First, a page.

Credit Cleanup – Ways to Raise Your Credit Score

23
October

Isn’t it great that you’ve never missed a credit card or mortgage payment, that creditors fall at your feet with offers of 0% financing, and your credit score resides somewhere in the 840 range? It must be nice to be you. Oh wait – this isn’t you? You’ve actually had some credit issues in the recent past? Well, rest assured you are not alone. About 1 out of 5 individuals have very poor credit, according to Experian. Experian’s research also indicated that between 2006 and 2009, the number of people with poor credit scores has risen by 15-20% to more than 40 million. The facts are that having a poor credit score is costing you money in terms of qualifying for lower interest rates on both fixed and revolving credit, and it is severly limiting your ability to qualify for mortgage and auto loans. All the while, unpaid debts could be accruing interest and fees costing you even more.

Sometimes people fall into the trap of ignoring their bad credit. Its hard to face collection accounts, shoddy payment histories and the dreaded credit score. However, ignorance is not bliss in this case and the first step to cleaning up your credit is to stop ignoring it.

Once you resolve to take control, the next step is to take advantage of a free annual credit report by visiting annualcreditreport.com or you can look into a more comprehensive tool like those found at credit.com (which also includes a free credit score).

Understanding your Credit Score is important. Your FICO Score is the primary tool creditors use to determine whether or not you are credit worthy. Scores range from 300 (the absolute worst) to 850 (the best). Payment History (making on-time payments) and Debt Usage (Your debt balances compared to your available limits) make up about 65% of your credit score. So they should be your focus. A combination of Credit Age (length of credit history), Account Mix (different types of credit – i.e. not all revolving), and Inquiries (requests by creditors to view your credit) make up the other 35%. Focus on these only after exhausting your options with the other two more impactful components.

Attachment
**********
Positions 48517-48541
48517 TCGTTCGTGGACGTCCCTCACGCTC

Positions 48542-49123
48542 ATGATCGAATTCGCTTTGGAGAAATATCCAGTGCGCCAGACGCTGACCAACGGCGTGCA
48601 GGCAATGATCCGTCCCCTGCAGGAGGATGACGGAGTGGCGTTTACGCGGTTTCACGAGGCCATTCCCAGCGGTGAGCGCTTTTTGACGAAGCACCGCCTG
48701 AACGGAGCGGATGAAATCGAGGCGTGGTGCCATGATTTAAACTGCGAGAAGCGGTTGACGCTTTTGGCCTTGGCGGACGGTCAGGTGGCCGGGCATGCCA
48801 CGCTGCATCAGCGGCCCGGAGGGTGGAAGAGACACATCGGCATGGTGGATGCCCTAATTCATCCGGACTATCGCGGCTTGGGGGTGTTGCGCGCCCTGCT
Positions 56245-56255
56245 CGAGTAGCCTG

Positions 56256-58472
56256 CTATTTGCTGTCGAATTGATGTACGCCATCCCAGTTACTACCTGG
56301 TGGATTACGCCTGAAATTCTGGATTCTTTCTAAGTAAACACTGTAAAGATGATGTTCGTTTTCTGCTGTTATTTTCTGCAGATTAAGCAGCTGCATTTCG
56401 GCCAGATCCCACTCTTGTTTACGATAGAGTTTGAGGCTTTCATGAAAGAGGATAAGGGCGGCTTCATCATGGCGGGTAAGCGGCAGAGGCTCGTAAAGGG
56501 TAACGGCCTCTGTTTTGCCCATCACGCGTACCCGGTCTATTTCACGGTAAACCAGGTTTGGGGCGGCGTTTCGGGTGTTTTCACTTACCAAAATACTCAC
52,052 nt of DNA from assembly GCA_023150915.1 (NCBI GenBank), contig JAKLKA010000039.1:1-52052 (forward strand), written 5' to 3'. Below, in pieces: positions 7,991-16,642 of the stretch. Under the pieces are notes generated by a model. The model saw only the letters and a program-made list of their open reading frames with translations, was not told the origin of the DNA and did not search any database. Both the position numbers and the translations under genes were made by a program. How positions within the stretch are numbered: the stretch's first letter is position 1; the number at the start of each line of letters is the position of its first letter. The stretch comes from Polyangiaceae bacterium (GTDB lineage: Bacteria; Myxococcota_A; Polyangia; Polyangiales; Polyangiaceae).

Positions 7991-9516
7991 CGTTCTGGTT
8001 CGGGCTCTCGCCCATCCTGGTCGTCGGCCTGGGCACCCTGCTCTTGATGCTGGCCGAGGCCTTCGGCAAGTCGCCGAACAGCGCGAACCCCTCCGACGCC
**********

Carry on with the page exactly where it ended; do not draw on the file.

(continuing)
If you have the means, paying down your debt on revolving loans or credit cards can boost your score significantly. Experts recommend keeping your debt-to-limit ratio under 30%, or even under 10% if possible.

Payment history is a little more tricky. You can’t easily erase past records of slow payments. You should identify the low hanging fruit, so to speak, which are the small balance accounts that may be in collection or outstanding. Pay these off if you can. Then focus on working with creditors for the larger accounts. Your credit report should provide some contact information or you can rummage through your old bills and gather the ones you need.

When cleaning up your credit and working with agencies, always ask if they participate in Credit Delete. This is a practice where collection agencies or creditors may be willing to actually delete an item from your credit report if you agree to pay it off. This can have a huge impact on your credit score and if you can work out similar agreements with other creditors/collectors, you may arrive at an overall boost that suprises you. Not all agencies offer this but it can’t hurt to ask.

As you begin your journey to the upper limits of the credit score range, remember to always stay current on any active accounts that you have; Being even a few day’s late on your credit card or car payments can result in delinquent reporting. You need to display to anyone viewing your credit that you have changed your old habits, you are serious about cleaning up your credit, and you have become a responsible borrower. Good luck!

This post was written by

jason – who has written posts on Budget Clowns.
Father of three and married to a lovely women. Always looking for ways to save money, and invest it properly for my children's future.

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